ADS offers fleet pricing for Ergo Blue
Having showcased its safety app to a wider audience recently, ADS restructured its pricing to accommodate discounts for corporate fleet operators.
Aeronautical Data Systems (ADS) has introduced new pricing to its Ergo Blue aviation safety mapping software to increase affordability for corporate fleet operations. This comes on the heels of the safety app’s resounding reception at the NBAA’s International Operators Conference in Austin, Texas in February.
“We offered attendees of our Deep Water Ditching seminar a free 30-day trial of the Ergo Blue app,” says CEO Jim Stabile, who presented the seminar with Deep Water Ditching author Dave Montgomery. “Operators jumped on the opportunity to see it in action, but with their trial periods coming to a close, a few reached out to see if we offer discounts for multiple aircraft.”
Since the Ergo Blue app already offered several pricing options to maximise affordability for single aircraft operators, Stabile explained it was an easy decision to offer a corporate fleet pricing structure.
“Our number one goal is to increase crew and passenger safety by getting this app on every flight deck,” he continues. “So we’ve always worked closely with our vendors to make Ergo Blue affordable. Our seminar at the NBAA conference got us in front of a new audience, those with corporate fleets, so it totally makes sense to offer these operations a pricing structure that meets their needs as well.”
The Ergo Blue fleet pricing options are $2,000 annually for Ergo Blue on three-10 devices, $3,000 annually for 11-20 devices and $4,000 for 21-30. Private operators can continue to use the app for $49 a week, $87 a month or $997 a year. Following the NBAA conference, ADS is also offering a 50 per cent discount on single annual subscriptions purchased during the current 30-day free trial period.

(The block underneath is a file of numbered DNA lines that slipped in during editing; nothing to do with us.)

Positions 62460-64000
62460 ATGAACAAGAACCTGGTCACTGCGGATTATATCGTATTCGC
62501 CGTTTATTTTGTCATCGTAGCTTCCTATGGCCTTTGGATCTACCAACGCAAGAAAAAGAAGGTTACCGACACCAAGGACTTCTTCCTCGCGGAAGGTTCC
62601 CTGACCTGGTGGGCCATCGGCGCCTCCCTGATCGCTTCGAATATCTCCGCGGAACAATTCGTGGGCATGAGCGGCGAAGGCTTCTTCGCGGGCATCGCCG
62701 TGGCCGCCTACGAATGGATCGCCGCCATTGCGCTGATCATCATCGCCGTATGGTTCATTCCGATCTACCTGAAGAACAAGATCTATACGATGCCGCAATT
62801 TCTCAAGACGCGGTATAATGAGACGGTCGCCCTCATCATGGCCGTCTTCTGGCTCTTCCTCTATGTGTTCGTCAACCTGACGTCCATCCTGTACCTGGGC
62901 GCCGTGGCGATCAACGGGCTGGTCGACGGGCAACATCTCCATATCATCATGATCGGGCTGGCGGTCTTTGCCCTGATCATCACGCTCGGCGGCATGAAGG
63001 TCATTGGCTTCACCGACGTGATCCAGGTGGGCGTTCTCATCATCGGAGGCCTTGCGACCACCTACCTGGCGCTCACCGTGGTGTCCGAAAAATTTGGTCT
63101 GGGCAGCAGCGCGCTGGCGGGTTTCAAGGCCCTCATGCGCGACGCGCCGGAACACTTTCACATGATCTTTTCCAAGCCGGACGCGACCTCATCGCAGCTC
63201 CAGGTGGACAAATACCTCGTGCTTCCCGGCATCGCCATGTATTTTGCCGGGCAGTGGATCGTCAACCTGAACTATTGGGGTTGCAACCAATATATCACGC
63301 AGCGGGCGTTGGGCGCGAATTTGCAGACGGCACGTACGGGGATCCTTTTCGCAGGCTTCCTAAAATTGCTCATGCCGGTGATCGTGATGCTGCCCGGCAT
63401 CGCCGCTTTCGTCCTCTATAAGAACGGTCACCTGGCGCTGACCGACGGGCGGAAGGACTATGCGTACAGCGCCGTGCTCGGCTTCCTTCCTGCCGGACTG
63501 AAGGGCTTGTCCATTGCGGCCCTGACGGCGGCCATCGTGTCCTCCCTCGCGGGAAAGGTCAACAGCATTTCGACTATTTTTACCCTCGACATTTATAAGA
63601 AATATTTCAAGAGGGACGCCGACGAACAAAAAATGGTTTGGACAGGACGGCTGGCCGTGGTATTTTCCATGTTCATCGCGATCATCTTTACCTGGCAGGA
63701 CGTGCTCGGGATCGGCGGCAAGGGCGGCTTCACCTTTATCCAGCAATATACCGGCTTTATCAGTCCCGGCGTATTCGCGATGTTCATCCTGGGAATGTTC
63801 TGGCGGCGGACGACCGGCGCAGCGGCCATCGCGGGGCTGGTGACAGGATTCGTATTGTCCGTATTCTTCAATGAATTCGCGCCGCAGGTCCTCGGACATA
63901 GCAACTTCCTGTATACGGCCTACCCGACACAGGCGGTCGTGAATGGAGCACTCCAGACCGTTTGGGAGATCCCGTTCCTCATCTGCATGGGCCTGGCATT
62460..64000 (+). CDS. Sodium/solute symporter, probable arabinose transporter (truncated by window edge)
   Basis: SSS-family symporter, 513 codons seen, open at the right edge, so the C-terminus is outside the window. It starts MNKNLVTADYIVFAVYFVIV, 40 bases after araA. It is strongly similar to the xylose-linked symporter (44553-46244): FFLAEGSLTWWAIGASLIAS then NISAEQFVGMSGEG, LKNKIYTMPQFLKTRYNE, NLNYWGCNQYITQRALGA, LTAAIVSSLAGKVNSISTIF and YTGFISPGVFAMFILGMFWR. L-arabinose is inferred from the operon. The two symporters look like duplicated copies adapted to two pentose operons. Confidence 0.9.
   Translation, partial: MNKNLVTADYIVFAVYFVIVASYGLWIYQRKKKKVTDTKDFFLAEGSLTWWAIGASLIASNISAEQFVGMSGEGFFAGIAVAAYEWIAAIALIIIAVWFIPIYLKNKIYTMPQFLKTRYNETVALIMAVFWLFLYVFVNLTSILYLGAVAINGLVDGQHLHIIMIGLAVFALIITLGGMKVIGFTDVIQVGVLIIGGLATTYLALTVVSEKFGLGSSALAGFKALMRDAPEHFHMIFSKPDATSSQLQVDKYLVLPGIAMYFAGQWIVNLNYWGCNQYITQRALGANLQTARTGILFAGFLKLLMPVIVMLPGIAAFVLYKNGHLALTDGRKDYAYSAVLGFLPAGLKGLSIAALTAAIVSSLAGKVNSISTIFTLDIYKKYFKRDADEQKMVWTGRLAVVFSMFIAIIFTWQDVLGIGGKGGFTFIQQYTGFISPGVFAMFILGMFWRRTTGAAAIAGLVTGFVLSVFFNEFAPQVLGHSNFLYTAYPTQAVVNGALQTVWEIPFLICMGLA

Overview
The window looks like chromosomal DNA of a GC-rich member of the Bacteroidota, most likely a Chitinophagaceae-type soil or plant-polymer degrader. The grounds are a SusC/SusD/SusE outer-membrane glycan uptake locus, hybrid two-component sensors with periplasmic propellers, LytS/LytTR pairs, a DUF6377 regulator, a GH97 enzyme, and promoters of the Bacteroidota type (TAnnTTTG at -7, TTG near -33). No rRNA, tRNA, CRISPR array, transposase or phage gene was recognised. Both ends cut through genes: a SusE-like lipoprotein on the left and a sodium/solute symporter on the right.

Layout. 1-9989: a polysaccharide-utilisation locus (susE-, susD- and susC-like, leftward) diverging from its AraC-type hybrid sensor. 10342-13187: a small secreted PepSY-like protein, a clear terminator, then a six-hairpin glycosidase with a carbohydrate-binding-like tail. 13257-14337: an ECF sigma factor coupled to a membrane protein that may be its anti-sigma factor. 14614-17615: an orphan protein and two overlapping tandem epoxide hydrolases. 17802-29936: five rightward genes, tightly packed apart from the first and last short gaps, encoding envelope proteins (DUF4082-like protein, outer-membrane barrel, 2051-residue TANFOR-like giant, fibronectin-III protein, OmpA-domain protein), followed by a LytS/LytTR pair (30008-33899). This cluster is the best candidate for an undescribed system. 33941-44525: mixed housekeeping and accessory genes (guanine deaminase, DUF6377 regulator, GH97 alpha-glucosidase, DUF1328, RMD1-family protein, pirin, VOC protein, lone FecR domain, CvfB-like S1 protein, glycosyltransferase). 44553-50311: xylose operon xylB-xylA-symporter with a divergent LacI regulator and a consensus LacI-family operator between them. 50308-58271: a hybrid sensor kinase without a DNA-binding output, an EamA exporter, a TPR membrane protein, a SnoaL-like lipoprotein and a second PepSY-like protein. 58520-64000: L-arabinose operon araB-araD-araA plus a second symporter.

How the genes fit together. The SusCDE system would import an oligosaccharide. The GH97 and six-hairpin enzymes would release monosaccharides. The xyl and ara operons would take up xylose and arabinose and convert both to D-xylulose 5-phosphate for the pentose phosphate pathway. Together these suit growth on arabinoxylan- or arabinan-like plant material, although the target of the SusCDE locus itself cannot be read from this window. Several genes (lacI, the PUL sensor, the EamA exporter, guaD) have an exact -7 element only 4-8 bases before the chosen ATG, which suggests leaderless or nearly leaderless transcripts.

The Ergo software programmes share the ability to display airports and ships within range of a distressed aircraft. The pilot can view live-streaming AIS ship data, including each vessel’s speed, direction and country of origin. The programme will also transmit an automatic mayday distress call formatted to maritime protocols on a continuous two and a half minute loop, updating all pertinent aircraft location information at each interval. The pilot can select the most desirable vessels to ditch near, but all ships within VHF range (potentially 200-250 nautical miles depending on altitude) will receive this call on the maritime distress channel 16.
“This is equivalent to pulling a fire alarm in the middle of the ocean to alert any resource within hearing distance to come and help,” says Stabile. “Whether it’s a decompression event or an engine fire, emergencies put pilots in task-saturation environments that can seriously jeopardise the safety of all on board. The last thing you want during an emergency with a high cognitive workload is miscommunication. You want your situation clearly articulated in a common language understood by the receiving maritime asset with no conflicting or confusing information.”
This functionality enhances existing search and rescue resources and empowers the pilot to include another layer of safety by reducing time of rescue. Additionally, pilots can more safely ditch at night or in low visibility conditions when ships are not visible to the pilot.